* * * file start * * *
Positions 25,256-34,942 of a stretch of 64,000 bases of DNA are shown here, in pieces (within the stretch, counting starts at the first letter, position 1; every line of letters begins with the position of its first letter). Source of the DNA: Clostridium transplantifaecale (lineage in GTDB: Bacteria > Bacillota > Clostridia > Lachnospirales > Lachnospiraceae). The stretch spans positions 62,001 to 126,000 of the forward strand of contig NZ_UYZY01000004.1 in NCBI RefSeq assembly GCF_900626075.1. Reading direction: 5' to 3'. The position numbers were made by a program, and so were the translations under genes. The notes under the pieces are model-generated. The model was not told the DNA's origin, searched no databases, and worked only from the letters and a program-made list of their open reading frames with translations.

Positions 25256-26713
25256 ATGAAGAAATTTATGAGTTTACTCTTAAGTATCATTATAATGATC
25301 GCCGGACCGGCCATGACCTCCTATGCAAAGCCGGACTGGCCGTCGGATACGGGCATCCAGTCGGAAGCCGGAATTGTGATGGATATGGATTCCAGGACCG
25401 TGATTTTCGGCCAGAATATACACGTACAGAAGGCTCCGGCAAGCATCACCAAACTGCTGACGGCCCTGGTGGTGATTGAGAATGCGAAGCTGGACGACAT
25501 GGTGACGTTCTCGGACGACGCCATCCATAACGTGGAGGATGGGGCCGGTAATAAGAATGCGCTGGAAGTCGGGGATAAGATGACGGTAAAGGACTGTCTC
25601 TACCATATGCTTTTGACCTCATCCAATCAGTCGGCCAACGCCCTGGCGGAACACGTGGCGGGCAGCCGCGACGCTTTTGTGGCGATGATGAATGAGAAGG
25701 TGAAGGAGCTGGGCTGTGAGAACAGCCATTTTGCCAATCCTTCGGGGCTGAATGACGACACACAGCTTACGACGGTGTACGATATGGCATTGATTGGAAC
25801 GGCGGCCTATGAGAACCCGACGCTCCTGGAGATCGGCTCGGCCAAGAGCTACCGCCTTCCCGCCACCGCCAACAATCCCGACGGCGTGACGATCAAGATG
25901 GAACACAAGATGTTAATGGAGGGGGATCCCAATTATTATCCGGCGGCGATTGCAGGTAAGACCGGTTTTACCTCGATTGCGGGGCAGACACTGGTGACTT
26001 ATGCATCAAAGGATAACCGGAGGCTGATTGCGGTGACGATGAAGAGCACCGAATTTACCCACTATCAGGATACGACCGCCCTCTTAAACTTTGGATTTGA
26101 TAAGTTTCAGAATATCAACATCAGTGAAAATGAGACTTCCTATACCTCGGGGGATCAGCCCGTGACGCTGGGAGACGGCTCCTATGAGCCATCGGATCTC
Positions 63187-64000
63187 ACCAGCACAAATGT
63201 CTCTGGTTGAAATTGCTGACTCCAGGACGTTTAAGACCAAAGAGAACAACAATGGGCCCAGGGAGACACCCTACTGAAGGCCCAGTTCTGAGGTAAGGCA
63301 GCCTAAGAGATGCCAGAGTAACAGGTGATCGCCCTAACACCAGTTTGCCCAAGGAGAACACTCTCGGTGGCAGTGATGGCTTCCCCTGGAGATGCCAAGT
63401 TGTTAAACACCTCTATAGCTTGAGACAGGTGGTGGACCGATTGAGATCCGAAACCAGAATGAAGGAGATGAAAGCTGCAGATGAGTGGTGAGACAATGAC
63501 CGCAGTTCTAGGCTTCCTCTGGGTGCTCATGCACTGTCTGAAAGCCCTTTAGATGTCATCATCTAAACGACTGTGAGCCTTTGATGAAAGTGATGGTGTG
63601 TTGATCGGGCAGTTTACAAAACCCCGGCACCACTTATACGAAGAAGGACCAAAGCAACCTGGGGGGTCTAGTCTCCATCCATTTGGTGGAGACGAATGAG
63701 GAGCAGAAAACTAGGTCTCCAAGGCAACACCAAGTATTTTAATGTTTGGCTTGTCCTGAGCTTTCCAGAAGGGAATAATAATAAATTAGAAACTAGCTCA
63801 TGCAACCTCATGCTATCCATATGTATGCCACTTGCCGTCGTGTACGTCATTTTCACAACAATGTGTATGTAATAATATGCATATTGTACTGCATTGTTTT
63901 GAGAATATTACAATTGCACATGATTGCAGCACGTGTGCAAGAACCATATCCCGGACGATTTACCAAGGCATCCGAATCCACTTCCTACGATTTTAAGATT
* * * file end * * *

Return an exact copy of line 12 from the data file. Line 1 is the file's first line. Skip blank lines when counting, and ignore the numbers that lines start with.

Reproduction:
26101 TAAGTTTCAGAATATCAACATCAGTGAAAATGAGACTTCCTATACCTCGGGGGATCAGCCCGTGACGCTGGGAGACGGCTCCTATGAGCCATCGGATCTC